The California Association of Realtors’ latest Housing Affordability Index, says that 34 percent of state households could afford to purchase the median-priced $465,280 home in the first quarter, up from 30 percent in the fourth quarter of 2015 and unchanged from a year earlier. Still, affordability remains near its historic low set in 2008, when 29 percent of residents could afford to purchase a home.
CAR attributes the quarterly affordability improvement to both wage growth and seasonal home price fluctuations but notes that price appreciation outpaced income gains, which is why affordability was flat on an annual basis. Homeowners in the state need a minimum income of about $93,000 in order to make the monthly mortgage payments, including taxes and insurance.
The Bay Area followed statewide patterns, with affordability increasing to 27 percent across the nine-county region — up from 24 percent in the final quarter of last year but unchanged from the first quarter of 2015. Local households need to pull in a minimum of almost $144,000 in order to qualify for a mortgage on the median-priced $723,060 single-family home.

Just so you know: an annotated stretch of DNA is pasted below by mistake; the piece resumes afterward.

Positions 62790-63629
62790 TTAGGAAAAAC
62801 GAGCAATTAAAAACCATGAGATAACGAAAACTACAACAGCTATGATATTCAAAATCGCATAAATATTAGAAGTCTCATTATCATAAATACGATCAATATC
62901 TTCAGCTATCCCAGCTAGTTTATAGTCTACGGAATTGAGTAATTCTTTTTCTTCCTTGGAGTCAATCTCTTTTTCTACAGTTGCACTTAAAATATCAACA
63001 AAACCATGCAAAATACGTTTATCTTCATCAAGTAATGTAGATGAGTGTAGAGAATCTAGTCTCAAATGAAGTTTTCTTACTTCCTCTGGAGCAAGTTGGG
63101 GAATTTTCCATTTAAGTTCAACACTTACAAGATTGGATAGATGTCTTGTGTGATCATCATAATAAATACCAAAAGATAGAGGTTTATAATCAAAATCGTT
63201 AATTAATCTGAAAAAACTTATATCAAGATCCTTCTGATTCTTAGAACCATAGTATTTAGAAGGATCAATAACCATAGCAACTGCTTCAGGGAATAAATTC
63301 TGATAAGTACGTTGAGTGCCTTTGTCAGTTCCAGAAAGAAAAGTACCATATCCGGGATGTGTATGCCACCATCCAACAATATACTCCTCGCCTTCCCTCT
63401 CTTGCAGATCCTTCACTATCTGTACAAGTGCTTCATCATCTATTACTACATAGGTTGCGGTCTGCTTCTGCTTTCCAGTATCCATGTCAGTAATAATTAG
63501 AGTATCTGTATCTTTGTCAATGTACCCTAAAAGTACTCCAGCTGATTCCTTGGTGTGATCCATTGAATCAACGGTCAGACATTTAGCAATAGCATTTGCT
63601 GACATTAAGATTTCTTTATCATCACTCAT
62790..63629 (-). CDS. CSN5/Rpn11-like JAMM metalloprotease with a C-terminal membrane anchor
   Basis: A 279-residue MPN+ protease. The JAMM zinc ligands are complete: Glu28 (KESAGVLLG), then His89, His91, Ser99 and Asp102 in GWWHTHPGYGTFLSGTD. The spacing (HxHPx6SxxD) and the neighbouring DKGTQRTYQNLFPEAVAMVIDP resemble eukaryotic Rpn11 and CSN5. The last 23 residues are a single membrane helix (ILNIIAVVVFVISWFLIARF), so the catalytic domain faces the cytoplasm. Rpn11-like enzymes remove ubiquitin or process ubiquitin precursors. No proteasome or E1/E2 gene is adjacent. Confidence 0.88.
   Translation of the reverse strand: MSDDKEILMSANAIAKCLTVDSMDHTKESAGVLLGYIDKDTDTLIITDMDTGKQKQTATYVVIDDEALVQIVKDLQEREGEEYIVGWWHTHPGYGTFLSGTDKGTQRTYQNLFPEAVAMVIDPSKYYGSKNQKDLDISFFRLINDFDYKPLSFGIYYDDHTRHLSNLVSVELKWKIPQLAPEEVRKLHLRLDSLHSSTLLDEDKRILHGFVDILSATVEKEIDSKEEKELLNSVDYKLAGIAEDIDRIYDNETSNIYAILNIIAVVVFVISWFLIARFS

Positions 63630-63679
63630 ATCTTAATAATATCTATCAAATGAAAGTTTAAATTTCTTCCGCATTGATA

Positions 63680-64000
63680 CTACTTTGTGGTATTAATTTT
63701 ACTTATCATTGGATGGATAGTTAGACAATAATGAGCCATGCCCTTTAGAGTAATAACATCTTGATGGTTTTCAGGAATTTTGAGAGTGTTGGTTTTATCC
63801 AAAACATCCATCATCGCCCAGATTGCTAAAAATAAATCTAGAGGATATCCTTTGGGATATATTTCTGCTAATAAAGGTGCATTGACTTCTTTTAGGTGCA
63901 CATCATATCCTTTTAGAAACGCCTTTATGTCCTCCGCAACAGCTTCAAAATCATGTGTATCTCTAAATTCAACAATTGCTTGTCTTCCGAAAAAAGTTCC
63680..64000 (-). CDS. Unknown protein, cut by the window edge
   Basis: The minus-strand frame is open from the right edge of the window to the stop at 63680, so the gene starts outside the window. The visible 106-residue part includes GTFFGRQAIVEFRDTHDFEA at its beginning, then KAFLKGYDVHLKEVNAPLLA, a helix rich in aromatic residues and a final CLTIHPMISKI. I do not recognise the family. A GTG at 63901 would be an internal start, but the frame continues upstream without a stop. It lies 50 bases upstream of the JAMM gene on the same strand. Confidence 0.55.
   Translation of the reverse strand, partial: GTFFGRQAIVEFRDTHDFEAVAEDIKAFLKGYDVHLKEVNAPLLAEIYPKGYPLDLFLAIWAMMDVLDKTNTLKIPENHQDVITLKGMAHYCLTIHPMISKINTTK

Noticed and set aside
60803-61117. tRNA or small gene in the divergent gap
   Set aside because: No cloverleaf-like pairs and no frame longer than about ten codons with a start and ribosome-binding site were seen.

Affordability conditions improved quarter over quarter in eight of nine Bay Area counties, with Sonoma holding steady from the fourth quarter of 2015 at 26 percent. Contra Costa (38 percent) and Solano (47 percent) counties are the only ones in the Bay Area that are more affordable than the statewide average, and the latter is the only that doesn’t require a six-figure annual income.
As in the fourth quarter, San Francisco was the state’s least affordable county, with just 13 percent of residents able to afford the median-priced $1,332,500 single-family home. Sixteen percent of San Mateo County residents can afford a $1,170,000 home, making it California’s second-least affordable real estate market. Affordability conditions in the remaining Bay Area counties: Marin (20 percent), Santa Clara (22 percent), Alameda (23 percent), and Napa (24 percent).
San Francisco, San Mateo, and Marin were the only counties in the state where the median price was more than $1 million in the first quarter and also the only ones that required a minimum qualifying income in excess of $215,000. That’s more than the price of a home itself in the Central Valley’s Kings County, the most affordable place to buy real estate in California. Still, by national standards, the entire Golden State is expensive; no county included in the report was more affordable than the national rate of 60 percent.
(Photo: Flickr/Ervins Strauhmanis)
Shared with permission from the Pacific Union Blog